Dignac (Nicknamed ‘Tarzan’ for his climbing ability) led the climb but was unable to make the final ascent and at 02.15 gave up the attempt. Back on the Dorey, McGonigal and Boccador decide to survey the beach of Derrible Bay and the cliff of the Hog’s Back, they encountered and brought back a mine. They returned to the MGB at 04.10 and headed back to Dartmouth. On arrival they are given permission to try again and planned another raid for the 27/28 December.

Sark 27/28 December 1943

MGB (ML) 322 (took part in the Jersey raid) was their boat for the raid and left Dartmouth at 16.00. This time the Commandos landed from Dixcart Bay onto the Hog’s Back at 22.20 and the same men go ashore again, with Dignac leading the climb and paying out a rope for the others to use.

The rudimentary map they used marked a minefield and they moved forward carefully but suddenly a mine exploded and Bellamy is killed almost instantly, the same explosion also badly wounds Dignac who dies as he is being injected with morphine by Boccador. More mines are set off as they escape from the minefield and Le Flock is wounded in the chest but can walk, as can the wounded Nicot and McGonigal. Boccador is unwounded and is the one that helps all the others to the rope and down the cliff. They are on board the Dorey by 02.30 and on the MGB by 03.00 when they set off for Dartmouth, with Vinat treating the wounded on the journey, on arrival the wounded are immediately taken to hospital.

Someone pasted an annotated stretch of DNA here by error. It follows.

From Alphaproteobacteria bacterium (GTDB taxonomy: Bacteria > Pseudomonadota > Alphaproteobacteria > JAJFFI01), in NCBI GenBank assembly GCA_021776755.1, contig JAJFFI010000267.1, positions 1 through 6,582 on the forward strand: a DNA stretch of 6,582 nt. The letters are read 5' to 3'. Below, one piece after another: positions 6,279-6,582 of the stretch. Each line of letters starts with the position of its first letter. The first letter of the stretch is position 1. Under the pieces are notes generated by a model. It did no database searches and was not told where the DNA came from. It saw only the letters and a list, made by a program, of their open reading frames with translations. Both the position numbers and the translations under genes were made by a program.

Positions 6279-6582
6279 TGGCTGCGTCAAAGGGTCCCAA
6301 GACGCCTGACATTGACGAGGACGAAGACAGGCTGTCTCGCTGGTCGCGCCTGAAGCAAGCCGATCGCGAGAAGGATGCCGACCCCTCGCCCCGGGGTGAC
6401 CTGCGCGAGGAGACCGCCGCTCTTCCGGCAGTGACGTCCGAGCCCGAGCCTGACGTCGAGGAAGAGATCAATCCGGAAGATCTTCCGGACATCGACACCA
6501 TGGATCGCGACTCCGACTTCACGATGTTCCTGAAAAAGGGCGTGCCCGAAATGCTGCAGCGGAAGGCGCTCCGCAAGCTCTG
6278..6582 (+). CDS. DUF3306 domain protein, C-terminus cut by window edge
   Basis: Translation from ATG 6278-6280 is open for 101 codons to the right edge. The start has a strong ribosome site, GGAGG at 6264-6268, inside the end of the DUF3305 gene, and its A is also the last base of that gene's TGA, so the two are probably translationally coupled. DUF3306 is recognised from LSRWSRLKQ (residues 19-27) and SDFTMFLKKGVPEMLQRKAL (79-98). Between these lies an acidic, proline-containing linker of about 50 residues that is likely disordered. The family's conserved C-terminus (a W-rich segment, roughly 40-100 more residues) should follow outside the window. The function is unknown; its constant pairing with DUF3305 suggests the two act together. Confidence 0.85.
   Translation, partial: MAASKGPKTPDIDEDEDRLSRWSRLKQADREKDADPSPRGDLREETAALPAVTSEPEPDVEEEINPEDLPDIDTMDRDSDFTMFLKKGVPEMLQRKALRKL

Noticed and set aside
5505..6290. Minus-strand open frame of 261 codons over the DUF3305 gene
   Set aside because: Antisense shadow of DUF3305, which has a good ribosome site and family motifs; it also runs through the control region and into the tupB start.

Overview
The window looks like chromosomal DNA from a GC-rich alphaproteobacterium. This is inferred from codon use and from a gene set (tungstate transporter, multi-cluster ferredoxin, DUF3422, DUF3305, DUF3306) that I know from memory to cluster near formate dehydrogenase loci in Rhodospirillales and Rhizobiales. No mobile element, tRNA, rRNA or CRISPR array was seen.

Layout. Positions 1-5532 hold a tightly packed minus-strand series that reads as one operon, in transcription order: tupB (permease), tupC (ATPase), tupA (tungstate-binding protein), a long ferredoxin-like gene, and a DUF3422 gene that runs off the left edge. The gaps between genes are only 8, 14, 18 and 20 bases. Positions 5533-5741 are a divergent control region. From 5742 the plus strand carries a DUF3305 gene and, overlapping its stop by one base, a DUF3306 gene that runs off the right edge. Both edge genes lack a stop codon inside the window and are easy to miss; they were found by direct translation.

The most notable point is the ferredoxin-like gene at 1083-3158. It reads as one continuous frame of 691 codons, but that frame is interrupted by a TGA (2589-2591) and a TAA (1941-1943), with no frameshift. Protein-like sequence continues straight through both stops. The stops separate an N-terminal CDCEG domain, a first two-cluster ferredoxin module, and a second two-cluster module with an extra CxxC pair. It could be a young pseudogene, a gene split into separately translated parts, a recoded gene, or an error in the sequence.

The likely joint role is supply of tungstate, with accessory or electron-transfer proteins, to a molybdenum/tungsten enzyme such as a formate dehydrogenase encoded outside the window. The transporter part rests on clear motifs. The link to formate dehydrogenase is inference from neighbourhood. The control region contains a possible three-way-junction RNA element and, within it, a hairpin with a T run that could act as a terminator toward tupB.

The minefield consisted of 66 S-mines also known as the "Bouncing Betty" or “Bollock Breaker”; and 100 Concrete Stock mines.

Click on the links below for more information on the mines used

The German report on the raid to Commander Northwest France and made on the 29th December said:

On the 28th between midnight and 2.45 am the raiding patrol against the Isle of Sark started. The base garrison located in the middle of the island reported 5 explosions at 1.10 am. At the crack of dawn 2 soldiers in English uniforms have been found on the minefield above the steep coast near Dixcart Valley, one was recognised as French, one was already dead and the other one moribund. Landing took place at the same spot like in 04/10/1942, supposedly in a small vehicle. Force of command is unknown. Injuries found originate from small mine pieces. According to the traces of blood found on coastal rocks more wounded or dead soldiers are expected. Weapons and armament have been left behind, among them was a radiotelephone.

Dignac and Bellamy were buried in the Sark cemetery on the 30th December. It is said that the Dame of Sark demanded to know the names of the men for the Death Register of the island.
The Germans originally marked the grave with a white cross

No. 10 (Inter-Allied) Commando

Troops for this Commando were made up from various countries and each Troop in the Commando was formed up of Nationals from each country, as follows:

  • No. 1 Troop (French) No. 2 Troop (Dutch)
  • No. 3 Troop (British)* No. 4 Troop ((Belgian)
  • No. 5 Troop (Norwegian) No. 6 Troop (Polish)
  • No. 7 Troop (Yugoslavian) No. 8 Troop (French)

* This Troop was made up of mainly German (Jewish) Nationals that had come to Britain as refugees from Nazi Germany, but this did not show in their title. Each man was given a British name and documents to support that name. Being German speaking, they were often used behind enemy lines and as interrogators to gain intelligence. The graves of those killed in action were marked with the normal cross, but those were later replaced by the Jewish symbol, the Star of David.

Created By
John Hunt